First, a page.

Assad re-elected with alleged 95 percent of the vote
According to official figures, Syrian leader Bashar al-Assad has won the presidential elections with 95.1 percent of the vote. Voting was only allowed in areas controlled by Assad's regime, which make up about two-thirds of the civil war-torn country. Around twelve million people have been displaced by the war which has been raging since 2011, and almost four million Syrian refugees live in Turkey alone.
Dictator still strong, people still suffering
This is a deadlock, laments De Volkskrant:
“The election has only underlined how big the chaos is: the dictator everyone wanted gone is still firmly in the saddle, the country is in tatters and the refugees cannot return. The international community faces a difficult task for which there are no easy solutions. No one wants Syria to remain a source of conflict, terrorism and refugees. But at the same time no one wants to contribute to reconstruction and thus prop up Assad's regime. The only thing that is clear is that the end of the civil war is by no means the end of Syria's suffering.”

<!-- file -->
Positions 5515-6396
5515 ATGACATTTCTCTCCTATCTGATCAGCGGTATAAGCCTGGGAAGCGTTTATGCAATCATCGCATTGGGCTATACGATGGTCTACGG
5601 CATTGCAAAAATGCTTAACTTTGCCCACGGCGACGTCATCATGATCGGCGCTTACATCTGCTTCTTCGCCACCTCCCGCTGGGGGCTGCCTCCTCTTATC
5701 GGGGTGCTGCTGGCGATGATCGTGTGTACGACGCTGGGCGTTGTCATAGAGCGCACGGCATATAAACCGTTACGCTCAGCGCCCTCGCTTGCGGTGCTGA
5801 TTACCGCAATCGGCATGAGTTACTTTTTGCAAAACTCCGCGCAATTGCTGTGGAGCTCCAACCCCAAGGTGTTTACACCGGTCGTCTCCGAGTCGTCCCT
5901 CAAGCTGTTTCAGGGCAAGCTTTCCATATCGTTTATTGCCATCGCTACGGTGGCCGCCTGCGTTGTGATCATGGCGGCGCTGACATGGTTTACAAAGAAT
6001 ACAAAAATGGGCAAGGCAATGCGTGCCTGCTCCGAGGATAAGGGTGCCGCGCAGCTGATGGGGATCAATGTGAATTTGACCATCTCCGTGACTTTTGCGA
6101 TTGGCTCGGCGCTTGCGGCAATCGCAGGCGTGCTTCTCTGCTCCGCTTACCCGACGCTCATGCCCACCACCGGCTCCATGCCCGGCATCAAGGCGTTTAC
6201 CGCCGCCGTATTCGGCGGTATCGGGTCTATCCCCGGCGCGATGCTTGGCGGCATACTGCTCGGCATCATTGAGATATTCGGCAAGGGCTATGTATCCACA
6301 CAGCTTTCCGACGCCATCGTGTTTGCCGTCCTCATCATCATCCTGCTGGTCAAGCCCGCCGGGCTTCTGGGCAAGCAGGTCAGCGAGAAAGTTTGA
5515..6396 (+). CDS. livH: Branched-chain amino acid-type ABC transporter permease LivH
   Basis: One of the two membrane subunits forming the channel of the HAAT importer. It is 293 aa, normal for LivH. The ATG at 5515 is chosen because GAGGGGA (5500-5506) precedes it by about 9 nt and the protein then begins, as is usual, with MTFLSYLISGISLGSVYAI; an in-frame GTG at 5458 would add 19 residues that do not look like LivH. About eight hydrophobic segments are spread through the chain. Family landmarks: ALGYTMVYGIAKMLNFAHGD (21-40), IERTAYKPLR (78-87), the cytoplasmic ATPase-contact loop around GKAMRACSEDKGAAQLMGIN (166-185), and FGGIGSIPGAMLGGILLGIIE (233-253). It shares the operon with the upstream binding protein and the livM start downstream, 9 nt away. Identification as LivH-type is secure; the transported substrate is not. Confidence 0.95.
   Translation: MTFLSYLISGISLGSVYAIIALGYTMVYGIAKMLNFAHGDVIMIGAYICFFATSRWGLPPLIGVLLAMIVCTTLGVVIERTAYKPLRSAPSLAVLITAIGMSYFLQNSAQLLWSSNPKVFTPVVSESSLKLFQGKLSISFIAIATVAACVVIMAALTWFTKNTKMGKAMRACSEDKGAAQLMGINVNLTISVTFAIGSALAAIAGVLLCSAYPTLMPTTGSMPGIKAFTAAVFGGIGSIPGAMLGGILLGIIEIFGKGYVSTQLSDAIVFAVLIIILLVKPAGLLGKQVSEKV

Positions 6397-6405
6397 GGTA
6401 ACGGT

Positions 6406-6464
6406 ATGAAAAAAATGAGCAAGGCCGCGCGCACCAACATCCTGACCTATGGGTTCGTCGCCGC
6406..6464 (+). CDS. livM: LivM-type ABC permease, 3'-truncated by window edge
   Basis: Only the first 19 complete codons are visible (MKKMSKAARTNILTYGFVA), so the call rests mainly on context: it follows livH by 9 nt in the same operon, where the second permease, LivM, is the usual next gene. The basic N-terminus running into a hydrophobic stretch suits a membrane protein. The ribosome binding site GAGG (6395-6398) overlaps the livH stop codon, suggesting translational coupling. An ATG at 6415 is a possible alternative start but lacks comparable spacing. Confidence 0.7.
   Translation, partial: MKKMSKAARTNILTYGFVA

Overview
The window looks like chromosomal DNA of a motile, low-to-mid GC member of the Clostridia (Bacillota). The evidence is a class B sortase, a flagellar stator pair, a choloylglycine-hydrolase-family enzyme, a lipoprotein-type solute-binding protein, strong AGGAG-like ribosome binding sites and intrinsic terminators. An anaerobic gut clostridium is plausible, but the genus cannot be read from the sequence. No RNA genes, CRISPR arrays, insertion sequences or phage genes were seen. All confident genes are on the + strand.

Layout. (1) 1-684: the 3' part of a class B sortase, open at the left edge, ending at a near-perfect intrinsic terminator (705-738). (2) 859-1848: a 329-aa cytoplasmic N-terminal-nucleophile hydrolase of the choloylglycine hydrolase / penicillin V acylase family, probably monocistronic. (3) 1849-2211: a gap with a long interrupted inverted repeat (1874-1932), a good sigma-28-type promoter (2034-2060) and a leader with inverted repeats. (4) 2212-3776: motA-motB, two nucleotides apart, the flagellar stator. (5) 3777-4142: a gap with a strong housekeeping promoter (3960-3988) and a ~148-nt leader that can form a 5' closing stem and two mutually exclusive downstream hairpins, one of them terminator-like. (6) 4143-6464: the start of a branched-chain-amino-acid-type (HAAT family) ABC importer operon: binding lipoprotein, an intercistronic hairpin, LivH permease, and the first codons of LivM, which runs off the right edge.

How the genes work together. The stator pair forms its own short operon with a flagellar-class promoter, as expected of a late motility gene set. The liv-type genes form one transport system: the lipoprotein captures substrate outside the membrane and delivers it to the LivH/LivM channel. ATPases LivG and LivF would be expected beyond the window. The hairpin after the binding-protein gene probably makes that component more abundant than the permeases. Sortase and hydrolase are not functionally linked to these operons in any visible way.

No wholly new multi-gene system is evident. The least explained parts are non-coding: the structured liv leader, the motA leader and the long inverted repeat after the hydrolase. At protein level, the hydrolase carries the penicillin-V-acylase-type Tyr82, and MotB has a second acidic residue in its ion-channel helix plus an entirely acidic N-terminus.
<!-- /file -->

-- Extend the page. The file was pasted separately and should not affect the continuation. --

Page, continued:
A problem with the vote count
At least eleven million Syrians were excluded from the election because they either live abroad or in areas not controlled by Assad, so the official figures are difficult to comprehend, Karar notes:
“Since eleven million Syrians did not vote, and the number of Syrians voting abroad is unlikely to have exceeded a few hundred thousand, almost all of the 14,239,140 Syrians who reportedly voted in the presidential election must live in areas controlled by the Assad regime. ... Let's say all those eligible to vote actually cast their ballot, then at least 20 million people [including minors] would have to be living in regime-controlled areas. ... The 11 million mentioned above plus 20 million equals 31 million. ... Can the number of Syrians, which was 21 to 22 million in 2011, have increased so much?”